Durability is what separates a data storage system from simply using an external hard drive, a USB stick or a smartphone. When one of those simpler storage solutions fails, it’s safe to say that the data is toast. When we don’t want the data to be toast when things drop out of our pockets, we back them up to a more secure place like “the cloud”. We do that because we cannot reliably stop things falling out of our pockets no matter what we do.
Similar failures happen in data storage systems - and in “the cloud”, too. And similarly they have to back the data up continuously to ensure that nothing is lost after an unexpected outage. This is called mirroring or replication depending on the infrastructure. While the techniques are a bit different, the logic is the same: Keep copies of the data on other systems/components so when a copy fails, the data is no longer toast, it’s safe somewhere else. Simple enough.
But for some amount of data this approach of keeping copies around is simply not feasible. After some number of drives/components, the number of copies you have to keep around also increases and costs multiply. When a size problem becomes a cost problem, an interesting yet straightforward course of action is to introduce - or increase the level of, complexity. In practice this means, it may be possible to have the same level of durability with fewer number of copies, if we’re willing to make some complex computations. Enter erasure codes.
In this rather simple example, we’ve decreased the total capacity requirement by 50% just by adding the complexity of calculating some XOR’s. But in order to truly appreciate the total cost, we need to account for something else: the recovery, or in other words, how to reach a stable state after a component fails. The recovery is the very thing these systems are preparing for, yet it almost always becomes an afterthought. The conversations usually get stuck in the benefits of capacity efficiency or some irrelevant performance goals before reaching the point where the system’s reaction to a replaced drive is discussed.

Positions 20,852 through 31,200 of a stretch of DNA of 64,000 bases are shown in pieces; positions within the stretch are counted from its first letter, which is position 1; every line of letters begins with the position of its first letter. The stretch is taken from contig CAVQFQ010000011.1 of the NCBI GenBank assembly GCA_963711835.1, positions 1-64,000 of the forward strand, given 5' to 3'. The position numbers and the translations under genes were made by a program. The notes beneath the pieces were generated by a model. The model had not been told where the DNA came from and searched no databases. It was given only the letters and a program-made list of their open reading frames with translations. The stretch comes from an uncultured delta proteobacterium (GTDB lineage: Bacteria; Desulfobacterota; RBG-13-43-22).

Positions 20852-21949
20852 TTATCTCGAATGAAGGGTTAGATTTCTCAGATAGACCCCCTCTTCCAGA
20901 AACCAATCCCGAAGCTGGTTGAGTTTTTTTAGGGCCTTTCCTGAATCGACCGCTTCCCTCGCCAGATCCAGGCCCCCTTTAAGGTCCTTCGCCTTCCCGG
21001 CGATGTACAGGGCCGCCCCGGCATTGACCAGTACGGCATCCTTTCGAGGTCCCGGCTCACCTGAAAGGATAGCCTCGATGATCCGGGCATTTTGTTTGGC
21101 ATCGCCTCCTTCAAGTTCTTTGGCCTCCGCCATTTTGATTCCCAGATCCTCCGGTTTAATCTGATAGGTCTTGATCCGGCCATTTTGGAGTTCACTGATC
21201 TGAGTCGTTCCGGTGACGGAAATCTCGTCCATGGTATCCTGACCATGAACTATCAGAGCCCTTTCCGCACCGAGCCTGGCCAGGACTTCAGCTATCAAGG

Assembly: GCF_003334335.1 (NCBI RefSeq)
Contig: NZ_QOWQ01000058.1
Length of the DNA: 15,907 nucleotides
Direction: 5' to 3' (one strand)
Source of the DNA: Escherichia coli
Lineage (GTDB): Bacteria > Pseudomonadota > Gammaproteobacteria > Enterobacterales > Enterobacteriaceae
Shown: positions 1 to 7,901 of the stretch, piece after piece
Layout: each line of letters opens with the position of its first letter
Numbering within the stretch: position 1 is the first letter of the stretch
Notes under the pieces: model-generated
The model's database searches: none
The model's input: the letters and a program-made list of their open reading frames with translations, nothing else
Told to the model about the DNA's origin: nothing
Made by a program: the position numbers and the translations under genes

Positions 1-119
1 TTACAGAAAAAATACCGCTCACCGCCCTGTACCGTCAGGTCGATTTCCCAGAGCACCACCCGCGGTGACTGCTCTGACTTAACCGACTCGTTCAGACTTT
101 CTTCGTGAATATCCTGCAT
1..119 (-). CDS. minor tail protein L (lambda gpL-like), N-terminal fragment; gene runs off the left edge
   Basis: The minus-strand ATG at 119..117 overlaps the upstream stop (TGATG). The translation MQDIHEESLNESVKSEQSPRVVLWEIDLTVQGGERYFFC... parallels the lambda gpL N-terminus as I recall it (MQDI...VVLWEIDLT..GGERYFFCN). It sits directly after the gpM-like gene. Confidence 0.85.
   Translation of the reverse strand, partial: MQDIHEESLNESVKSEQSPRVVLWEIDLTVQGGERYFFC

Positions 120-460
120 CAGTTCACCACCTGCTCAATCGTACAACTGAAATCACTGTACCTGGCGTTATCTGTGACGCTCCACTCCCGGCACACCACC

In the previous replication example where one component fails and is replaced, the system has to
- Read from a copy
- Transfer that to target
- Write it to replaced component
But for the XOR example, it has to
- Read from all of the remaining components
- Transfer all of them to one location
- Re-calculate XOR
- Transfer result to target
- Write it to replaced component
As we can see here while we initially thought we’d only have some calculation costs, our logistics costs have multiplied as well. All of this might be happening within a RAID controller and you might not care but it’s still a cost you need to be aware of at least in the sense of time it will take to fully recover. If it’s a distributed storage system, it’s easier to be aware of that because logistics is handled by a 3rd party named networking, and you literally pay by the meter.
Just like the previous example, this is another topic where increasing numbers work against us. After some number of nodes, it isn’t feasible to increase the logistics budget by throwing more networking equipment to the problem of recovery, especially because of the diminishing returns. It’s like adding more lanes to reduce traffic. It makes sense when you think about it, and it definitely helps low traffic roads, but it doesn’t work beyond some number of vehicles.
And again the solution is to increase the level of complexity.
Ceph, fortunately supports all of those above and more. It’s possible to pick the appropriate level of complexity required by the numbers in the solution. In the roughest sense, if the total amount of data will fit on a few dozen drives, it might make sense to replicate them all to have maybe a hundred drives total. If it’s a few hundred, default erasure codes will definitely help keeping the final number still in the hundreds. If it’s in the thousands, well, … it pays to test possible alternatives. Ceph has several so that we can test and pick the most appropriate one.
We’ll go into an example scenario and test it using different techniques in the next post.